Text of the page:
Jake & Lillie B. Ayers Memorial Scholarship
Life offers us an amazing opportunity to share with the world our amazing gifts. The trials and tribulations we learn from our experiences on Earth provide a chance for all of us to give something back to the entire world. We are present in the world to be much more than an instrument for our own interest and before we leave this amazing place, we can only hope to have been someone who have taught or inspired someone to be a better person.
The life and legacy of Jake and Lillie Ayers can only be described as a unity of two civil rights pioneers who dedicated every breathe of their lives to ensuring that educational opportunities were provided to all those who had a desire to learn more.
In 1975, Jake Ayers Sr. identified an opportunity, or lack there was, of opportunity for African American men to gain quality higher education at historically black colleges and universities (HBCUs) throughout the state of Mississippi. Mr. Ayers decided it was time to challenge the state of Mississippi on its unequally lack of public funding from the state to colleges and universities that served the state's predominantly black population. He questioned whether the state had done it's best in providing equality in funding as compare to predominantly white institutions around the state. He filed a federal lawsuit on behalf of his son, Jake Ayers Jr, a student at Jackson State University and other students at Mississippi black public universities challenging Mississippi to identify and rectify it's longstanding shortage of funding for Mississippi HBCUs. The lawsuit sought to improve the academic programs and facilities at Mississippi's three historically black colleges — Jackson State, Alcorn State, and Mississippi Valley State — by forcing the state to boost funding.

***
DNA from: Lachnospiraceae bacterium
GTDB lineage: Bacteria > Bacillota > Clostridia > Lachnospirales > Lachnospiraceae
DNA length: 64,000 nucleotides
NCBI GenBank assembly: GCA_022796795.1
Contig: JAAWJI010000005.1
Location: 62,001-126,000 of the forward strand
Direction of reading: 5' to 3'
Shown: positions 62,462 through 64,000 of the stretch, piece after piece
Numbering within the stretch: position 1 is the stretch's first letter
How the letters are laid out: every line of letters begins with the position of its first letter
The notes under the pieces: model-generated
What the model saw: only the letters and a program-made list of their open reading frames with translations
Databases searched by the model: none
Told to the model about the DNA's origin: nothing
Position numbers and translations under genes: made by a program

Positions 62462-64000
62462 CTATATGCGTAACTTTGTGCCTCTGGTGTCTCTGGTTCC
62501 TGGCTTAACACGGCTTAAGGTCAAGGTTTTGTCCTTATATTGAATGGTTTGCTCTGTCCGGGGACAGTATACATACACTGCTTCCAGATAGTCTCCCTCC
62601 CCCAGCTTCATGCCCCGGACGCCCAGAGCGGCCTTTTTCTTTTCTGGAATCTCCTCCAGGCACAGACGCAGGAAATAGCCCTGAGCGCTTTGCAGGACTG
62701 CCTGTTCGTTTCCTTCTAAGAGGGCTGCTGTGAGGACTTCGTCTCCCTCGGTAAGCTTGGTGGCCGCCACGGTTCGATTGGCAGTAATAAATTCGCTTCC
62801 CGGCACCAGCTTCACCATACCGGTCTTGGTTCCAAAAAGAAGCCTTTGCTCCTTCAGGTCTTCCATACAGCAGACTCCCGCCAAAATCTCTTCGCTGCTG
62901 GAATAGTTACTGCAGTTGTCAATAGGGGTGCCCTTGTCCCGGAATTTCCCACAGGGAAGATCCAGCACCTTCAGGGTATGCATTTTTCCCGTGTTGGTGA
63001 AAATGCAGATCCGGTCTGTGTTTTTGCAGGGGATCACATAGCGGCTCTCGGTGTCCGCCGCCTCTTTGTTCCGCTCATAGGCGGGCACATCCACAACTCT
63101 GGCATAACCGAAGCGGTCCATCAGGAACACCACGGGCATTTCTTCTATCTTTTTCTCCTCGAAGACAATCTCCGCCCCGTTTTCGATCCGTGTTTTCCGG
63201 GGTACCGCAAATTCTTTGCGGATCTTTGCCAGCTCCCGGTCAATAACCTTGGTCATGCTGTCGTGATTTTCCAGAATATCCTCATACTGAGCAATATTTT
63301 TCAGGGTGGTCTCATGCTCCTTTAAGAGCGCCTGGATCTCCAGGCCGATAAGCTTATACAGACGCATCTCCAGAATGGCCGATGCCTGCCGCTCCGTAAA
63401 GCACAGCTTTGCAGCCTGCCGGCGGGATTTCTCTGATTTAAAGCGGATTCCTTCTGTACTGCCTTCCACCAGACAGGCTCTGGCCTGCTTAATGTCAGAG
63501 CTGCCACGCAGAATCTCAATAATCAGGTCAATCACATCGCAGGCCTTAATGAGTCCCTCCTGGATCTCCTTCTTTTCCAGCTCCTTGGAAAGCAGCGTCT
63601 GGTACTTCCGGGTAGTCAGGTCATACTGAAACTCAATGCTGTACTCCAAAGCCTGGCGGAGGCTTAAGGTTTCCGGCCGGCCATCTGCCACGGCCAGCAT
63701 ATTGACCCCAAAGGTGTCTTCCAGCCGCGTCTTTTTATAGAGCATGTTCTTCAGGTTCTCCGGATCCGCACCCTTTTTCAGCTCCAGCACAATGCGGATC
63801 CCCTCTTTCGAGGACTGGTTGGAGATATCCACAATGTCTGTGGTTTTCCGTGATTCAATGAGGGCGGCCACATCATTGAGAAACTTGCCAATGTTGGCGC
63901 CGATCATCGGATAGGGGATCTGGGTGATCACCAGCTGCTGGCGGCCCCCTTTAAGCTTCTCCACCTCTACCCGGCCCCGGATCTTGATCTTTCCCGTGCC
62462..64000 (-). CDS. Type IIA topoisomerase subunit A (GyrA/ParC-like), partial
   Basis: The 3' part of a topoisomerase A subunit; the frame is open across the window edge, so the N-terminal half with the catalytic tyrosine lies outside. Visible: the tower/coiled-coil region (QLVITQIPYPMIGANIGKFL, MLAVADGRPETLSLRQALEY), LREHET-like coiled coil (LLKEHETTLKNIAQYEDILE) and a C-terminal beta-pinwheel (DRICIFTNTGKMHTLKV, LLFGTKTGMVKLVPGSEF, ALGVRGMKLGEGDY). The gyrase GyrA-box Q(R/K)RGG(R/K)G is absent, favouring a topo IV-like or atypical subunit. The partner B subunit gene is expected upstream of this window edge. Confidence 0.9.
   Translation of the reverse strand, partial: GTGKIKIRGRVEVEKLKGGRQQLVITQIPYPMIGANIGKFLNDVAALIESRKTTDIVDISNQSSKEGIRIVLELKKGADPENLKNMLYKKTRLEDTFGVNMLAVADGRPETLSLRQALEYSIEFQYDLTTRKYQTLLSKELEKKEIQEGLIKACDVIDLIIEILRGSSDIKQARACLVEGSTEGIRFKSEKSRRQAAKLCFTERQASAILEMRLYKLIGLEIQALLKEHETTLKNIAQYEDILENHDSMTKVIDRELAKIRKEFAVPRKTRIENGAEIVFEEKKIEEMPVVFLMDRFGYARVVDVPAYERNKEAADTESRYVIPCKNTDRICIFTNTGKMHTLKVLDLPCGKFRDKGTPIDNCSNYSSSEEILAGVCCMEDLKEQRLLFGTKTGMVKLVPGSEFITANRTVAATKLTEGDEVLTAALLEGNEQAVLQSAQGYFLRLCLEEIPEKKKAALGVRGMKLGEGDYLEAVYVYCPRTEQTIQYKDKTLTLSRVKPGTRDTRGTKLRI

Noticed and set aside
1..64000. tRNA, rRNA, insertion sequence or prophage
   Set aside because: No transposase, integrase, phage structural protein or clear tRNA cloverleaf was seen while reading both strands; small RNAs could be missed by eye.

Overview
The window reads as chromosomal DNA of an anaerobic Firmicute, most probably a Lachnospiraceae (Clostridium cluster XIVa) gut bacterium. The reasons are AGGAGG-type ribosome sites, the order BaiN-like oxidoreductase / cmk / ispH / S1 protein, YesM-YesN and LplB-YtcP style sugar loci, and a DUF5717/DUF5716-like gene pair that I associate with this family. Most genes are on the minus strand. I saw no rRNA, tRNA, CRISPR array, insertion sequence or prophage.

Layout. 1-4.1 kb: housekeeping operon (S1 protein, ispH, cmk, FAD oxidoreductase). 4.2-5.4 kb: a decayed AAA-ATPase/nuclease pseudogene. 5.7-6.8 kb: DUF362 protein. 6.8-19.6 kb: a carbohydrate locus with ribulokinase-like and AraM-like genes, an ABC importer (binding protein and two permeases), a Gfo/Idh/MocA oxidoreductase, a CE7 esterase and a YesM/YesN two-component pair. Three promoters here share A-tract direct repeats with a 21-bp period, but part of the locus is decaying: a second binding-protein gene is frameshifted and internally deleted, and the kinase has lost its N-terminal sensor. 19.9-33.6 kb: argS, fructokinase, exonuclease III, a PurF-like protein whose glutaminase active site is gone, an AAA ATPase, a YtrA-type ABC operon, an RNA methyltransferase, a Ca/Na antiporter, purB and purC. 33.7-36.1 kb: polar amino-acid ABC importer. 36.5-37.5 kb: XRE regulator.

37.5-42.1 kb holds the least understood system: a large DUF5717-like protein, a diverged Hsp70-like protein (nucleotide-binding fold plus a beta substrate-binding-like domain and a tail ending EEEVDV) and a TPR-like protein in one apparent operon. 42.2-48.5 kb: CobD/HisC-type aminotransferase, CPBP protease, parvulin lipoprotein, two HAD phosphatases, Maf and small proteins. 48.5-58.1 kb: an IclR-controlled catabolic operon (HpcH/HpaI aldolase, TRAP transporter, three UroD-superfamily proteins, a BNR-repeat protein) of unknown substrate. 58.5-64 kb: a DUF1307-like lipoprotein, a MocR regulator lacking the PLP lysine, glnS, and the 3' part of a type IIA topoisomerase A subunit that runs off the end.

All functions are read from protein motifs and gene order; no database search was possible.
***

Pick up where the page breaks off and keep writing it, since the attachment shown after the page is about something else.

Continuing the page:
After his death in 1986, his wife, Mrs. Lillie B. Ayers continued her husband's fight for equality in funding for these major colleges and universities.
Together their fight resulted in a settlement that called for Mississippi to provide $246 million over 17 years for academic programs at the three black universities. Another $75 million to be spent on capital improvement projects over a five-year period, and $70 million in public endowments and $35 million in private endowments to be provided for the institutions over a 14-year span.
In addition Mississippi recognized Jackson State University as a comprehensive higher education institution and designated Mississippi Veterans Memorial Stadium in Jackson as the home of the JSU Tigers.
The Jake and Lillie Ayers Memorial Scholarship seeks to preserve the memory and history of two pioneers of the civil rights movement in the state of Mississippi.
The recipient of this scholarship will receive a $1,000 scholarship paid directly to the junior college or university of his/her choice.
Applicants will be required to submit a 2-4 minute video presentation answering the following question.
What is leadership?
Please include the following in your response:
Applicants must have a 2.5 GPA; must submit school transcript when applicable.